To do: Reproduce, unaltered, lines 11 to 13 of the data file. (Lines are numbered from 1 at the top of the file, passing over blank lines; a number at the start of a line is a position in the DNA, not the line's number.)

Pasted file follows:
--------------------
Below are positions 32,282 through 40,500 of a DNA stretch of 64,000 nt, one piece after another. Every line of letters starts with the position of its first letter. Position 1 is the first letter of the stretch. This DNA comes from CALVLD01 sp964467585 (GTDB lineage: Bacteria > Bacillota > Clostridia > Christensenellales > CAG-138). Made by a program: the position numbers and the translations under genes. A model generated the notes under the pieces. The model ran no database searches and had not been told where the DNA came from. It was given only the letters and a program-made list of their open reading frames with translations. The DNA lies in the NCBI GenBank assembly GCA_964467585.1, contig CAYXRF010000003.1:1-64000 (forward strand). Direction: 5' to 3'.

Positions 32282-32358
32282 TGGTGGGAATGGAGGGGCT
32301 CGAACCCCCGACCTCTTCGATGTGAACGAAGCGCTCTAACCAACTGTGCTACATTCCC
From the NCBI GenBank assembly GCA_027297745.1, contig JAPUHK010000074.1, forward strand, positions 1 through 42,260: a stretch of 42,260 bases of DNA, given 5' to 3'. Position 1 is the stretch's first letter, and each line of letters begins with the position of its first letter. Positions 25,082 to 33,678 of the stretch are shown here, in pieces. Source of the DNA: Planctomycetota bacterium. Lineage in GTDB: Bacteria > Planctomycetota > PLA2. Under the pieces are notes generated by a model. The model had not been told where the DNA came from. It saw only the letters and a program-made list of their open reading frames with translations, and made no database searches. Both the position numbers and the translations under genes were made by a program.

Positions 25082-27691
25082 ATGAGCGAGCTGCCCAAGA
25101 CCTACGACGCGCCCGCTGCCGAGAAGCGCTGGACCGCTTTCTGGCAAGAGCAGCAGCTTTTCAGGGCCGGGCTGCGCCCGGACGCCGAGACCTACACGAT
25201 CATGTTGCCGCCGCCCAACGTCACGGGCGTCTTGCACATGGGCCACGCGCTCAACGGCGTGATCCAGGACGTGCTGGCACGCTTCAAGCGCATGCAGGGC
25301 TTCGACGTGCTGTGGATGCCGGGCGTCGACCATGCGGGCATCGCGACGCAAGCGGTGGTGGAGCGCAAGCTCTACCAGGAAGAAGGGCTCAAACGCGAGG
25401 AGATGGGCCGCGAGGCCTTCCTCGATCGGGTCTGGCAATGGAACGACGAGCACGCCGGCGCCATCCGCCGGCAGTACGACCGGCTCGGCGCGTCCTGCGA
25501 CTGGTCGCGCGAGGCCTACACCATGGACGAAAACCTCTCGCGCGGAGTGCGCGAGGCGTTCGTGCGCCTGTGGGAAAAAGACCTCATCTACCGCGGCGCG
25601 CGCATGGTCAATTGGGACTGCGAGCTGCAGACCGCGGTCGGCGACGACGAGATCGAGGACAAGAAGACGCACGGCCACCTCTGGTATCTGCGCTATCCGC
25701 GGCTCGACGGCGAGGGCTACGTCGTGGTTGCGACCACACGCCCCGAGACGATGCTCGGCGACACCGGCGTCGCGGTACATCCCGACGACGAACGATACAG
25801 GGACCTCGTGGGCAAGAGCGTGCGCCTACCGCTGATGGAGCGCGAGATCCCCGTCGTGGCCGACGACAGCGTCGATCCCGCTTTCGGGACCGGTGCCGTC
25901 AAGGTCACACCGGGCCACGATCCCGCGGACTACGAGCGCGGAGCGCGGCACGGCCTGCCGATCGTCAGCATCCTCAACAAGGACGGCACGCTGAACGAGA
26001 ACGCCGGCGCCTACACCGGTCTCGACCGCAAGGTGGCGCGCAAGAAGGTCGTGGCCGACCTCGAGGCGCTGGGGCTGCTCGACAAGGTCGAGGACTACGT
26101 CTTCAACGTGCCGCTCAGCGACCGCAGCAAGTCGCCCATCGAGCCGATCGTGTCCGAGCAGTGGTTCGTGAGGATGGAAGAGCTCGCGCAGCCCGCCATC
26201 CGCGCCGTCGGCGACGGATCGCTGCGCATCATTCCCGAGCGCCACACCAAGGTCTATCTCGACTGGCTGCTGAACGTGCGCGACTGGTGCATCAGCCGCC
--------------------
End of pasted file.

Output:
25401 AGATGGGCCGCGAGGCCTTCCTCGATCGGGTCTGGCAATGGAACGACGAGCACGCCGGCGCCATCCGCCGGCAGTACGACCGGCTCGGCGCGTCCTGCGA
25501 CTGGTCGCGCGAGGCCTACACCATGGACGAAAACCTCTCGCGCGGAGTGCGCGAGGCGTTCGTGCGCCTGTGGGAAAAAGACCTCATCTACCGCGGCGCG
25601 CGCATGGTCAATTGGGACTGCGAGCTGCAGACCGCGGTCGGCGACGACGAGATCGAGGACAAGAAGACGCACGGCCACCTCTGGTATCTGCGCTATCCGC